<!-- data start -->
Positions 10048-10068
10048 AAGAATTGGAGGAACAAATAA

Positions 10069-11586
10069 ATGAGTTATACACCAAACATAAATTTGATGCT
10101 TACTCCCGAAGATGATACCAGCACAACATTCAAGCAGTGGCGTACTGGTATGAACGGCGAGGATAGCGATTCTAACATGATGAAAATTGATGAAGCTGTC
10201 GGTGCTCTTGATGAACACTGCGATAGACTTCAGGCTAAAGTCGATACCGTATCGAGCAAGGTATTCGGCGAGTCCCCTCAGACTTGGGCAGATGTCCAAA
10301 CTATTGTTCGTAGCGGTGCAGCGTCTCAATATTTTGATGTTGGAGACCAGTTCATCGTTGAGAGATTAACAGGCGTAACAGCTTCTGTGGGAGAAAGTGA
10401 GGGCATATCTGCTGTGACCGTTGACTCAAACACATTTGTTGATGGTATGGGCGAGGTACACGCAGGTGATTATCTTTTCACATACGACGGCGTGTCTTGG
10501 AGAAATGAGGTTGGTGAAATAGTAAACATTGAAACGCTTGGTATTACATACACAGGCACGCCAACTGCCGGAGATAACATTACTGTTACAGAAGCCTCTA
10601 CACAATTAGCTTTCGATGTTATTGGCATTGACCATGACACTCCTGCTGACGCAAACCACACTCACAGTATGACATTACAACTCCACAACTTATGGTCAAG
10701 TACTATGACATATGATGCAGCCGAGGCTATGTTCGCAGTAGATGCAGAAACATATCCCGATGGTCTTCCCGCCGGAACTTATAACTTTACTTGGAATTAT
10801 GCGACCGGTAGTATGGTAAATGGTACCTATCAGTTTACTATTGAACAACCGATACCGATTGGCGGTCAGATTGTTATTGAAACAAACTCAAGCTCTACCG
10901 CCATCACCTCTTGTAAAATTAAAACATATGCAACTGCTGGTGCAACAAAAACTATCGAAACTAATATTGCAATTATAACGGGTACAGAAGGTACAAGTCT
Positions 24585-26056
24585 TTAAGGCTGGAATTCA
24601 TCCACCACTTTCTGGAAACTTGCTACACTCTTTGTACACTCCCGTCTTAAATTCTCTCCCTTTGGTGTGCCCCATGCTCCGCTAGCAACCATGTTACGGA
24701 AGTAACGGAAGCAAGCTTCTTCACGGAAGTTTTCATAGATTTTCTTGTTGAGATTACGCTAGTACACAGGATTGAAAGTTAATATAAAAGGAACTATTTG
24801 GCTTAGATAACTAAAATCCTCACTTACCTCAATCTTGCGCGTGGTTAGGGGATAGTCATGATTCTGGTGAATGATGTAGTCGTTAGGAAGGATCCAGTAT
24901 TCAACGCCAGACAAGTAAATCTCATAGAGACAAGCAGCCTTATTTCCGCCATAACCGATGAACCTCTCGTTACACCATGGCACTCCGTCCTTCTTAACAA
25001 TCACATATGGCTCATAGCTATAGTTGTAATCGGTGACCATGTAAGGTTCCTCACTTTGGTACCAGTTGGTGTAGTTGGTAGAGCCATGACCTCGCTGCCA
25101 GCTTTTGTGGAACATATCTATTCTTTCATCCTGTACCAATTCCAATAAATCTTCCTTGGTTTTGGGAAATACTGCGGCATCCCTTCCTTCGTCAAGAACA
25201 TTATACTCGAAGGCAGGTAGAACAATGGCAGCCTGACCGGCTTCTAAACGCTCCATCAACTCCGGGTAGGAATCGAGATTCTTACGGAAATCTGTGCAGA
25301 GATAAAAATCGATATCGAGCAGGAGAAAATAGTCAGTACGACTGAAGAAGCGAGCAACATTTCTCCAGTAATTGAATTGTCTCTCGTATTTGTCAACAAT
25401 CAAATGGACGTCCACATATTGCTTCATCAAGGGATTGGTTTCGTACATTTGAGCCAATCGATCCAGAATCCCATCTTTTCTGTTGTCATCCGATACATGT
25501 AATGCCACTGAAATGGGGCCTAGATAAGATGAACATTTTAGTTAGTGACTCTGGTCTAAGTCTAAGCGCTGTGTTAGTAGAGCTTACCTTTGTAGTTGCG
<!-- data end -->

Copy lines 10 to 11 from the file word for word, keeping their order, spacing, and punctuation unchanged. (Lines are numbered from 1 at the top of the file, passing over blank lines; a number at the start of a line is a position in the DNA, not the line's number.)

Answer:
10601 CACAATTAGCTTTCGATGTTATTGGCATTGACCATGACACTCCTGCTGACGCAAACCACACTCACAGTATGACATTACAACTCCACAACTTATGGTCAAG
10701 TACTATGACATATGATGCAGCCGAGGCTATGTTCGCAGTAGATGCAGAAACATATCCCGATGGTCTTCCCGCCGGAACTTATAACTTTACTTGGAATTAT